by John Loughery ‧ RELEASE DATE: June 1, 1998
Loughery, who has told individual life stories before (e.g., John Sloan: Painter and Rebel, 1995), here attempts the more daunting task of telling a whole community's personal and political history. His prodigiously researched source materials--acknowledged in a rich bibliographic essay at the end--include gay and lesbian archives, newspapers, periodicals, books, and his own interviews with many old enough to remember gay life 60 years ago. The title of the book--taken from the name of a 1970s theater company--points to its centering theme: that the history of gay men in America is the story of a silence learning to speak. Loughery mediates a host of voices, many not generally known, from Harlem Renaissance writer Alain Locke and pioneering gay psychiatrist Harry Stack Sullivan in the 1920s and '30s, to playwright Mart Crowley, politician Harvey Milk, and scholar John Boswell of more recent history. Topics addressed include the military and WWII, gay bars and baths, literature, Freudianism, the gay press and bookstores, transvestism, homophile (later gay liberation) societies, Stonewall, and gay rights bills. Loughery does not always meet the challenge of integrating the material to hold the reader's interest from one topic to the next: For example, all that binds the histories of Florida's gay Mardi Gras, San Francisco's Society for Individual Rights, and the Metropolitan Community Church, which Loughery subsumes under a single heading, is their origin among gay men in the 1960s. In places, the books reads like a succession of self-contained encyclopedia articles--a feature that is perhaps inevitable in the history of a community which, as Loughery notes in his final, ironically self-questioning chapter, ""Divergent Paths,"" may be more ""useful fiction"" than fact. A good index will help this fact-filled, but not always plot-driven, history communicate its insights to a wider-than-gay audience.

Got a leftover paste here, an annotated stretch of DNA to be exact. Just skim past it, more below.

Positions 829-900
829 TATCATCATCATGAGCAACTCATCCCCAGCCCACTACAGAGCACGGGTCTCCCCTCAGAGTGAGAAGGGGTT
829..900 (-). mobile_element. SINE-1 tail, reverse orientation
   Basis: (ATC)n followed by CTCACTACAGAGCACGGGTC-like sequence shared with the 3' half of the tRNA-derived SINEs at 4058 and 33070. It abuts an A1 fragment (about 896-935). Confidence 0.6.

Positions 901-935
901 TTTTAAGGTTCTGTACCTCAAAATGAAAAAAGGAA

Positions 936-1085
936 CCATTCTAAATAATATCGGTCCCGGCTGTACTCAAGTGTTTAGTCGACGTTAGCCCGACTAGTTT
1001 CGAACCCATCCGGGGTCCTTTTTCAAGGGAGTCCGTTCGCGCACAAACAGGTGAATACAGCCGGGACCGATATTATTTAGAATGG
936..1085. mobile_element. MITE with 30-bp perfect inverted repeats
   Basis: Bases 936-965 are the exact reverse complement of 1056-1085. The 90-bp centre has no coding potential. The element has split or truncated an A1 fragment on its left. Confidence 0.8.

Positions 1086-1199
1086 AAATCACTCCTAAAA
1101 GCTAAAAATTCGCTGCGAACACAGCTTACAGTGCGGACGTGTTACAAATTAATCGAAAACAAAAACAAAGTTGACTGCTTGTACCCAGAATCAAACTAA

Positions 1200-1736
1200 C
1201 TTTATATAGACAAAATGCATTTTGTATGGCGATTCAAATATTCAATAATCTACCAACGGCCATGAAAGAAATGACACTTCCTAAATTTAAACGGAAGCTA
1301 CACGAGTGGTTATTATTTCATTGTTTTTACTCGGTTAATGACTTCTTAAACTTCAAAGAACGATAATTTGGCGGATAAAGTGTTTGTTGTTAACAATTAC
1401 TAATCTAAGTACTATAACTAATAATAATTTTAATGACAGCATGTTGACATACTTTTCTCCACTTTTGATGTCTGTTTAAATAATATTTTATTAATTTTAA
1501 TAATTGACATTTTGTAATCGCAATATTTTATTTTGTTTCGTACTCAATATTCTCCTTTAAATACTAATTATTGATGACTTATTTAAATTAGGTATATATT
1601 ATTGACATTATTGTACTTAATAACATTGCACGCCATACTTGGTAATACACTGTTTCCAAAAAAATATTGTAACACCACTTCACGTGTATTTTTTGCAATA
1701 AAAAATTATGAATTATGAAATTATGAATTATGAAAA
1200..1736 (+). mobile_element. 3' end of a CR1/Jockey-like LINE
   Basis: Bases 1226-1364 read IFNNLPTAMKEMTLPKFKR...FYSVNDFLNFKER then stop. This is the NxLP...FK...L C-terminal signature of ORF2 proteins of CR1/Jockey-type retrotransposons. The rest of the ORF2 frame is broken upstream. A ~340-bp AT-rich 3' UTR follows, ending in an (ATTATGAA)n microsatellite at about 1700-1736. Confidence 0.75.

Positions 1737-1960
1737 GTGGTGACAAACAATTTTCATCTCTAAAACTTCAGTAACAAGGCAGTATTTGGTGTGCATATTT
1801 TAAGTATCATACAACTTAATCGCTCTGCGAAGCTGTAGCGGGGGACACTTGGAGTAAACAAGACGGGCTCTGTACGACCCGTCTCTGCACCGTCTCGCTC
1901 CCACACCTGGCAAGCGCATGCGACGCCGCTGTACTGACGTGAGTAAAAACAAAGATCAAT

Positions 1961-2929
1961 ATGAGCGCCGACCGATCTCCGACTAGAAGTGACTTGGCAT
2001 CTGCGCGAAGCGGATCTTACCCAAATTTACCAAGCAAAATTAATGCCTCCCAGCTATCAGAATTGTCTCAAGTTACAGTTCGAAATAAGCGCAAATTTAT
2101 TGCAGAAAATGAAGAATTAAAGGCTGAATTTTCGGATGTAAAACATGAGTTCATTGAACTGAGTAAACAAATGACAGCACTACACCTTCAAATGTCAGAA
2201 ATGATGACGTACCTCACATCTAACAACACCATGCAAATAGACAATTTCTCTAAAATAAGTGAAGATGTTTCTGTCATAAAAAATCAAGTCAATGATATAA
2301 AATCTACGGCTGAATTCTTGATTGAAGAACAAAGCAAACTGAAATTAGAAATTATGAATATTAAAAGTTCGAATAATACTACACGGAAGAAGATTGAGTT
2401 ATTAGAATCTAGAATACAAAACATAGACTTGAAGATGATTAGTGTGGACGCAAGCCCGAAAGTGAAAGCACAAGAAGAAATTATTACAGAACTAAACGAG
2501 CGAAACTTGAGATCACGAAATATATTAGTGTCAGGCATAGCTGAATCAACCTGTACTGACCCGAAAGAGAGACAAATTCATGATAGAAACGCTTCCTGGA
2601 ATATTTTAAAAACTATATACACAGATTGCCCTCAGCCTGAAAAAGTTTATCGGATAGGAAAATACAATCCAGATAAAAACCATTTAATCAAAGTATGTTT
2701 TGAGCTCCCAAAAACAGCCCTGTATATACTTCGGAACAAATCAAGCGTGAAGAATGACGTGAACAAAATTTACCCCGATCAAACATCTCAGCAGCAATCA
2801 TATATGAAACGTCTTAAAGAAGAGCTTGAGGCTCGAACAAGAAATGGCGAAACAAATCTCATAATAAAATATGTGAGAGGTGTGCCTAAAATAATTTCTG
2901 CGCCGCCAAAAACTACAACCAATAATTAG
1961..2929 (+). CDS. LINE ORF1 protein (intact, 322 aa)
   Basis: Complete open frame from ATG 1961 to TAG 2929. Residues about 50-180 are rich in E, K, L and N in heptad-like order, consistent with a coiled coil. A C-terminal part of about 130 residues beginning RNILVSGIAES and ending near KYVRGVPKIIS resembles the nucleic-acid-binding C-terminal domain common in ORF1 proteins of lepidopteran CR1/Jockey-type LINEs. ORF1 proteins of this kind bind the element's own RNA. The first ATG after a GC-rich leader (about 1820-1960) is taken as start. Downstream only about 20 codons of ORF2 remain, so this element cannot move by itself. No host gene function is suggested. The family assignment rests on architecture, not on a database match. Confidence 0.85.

Pub Date: June 1, 1998
Page Count: 512
Publisher: Henry Holt
Review Posted Online: N/A
Kirkus Reviews Issue: May 1, 1998
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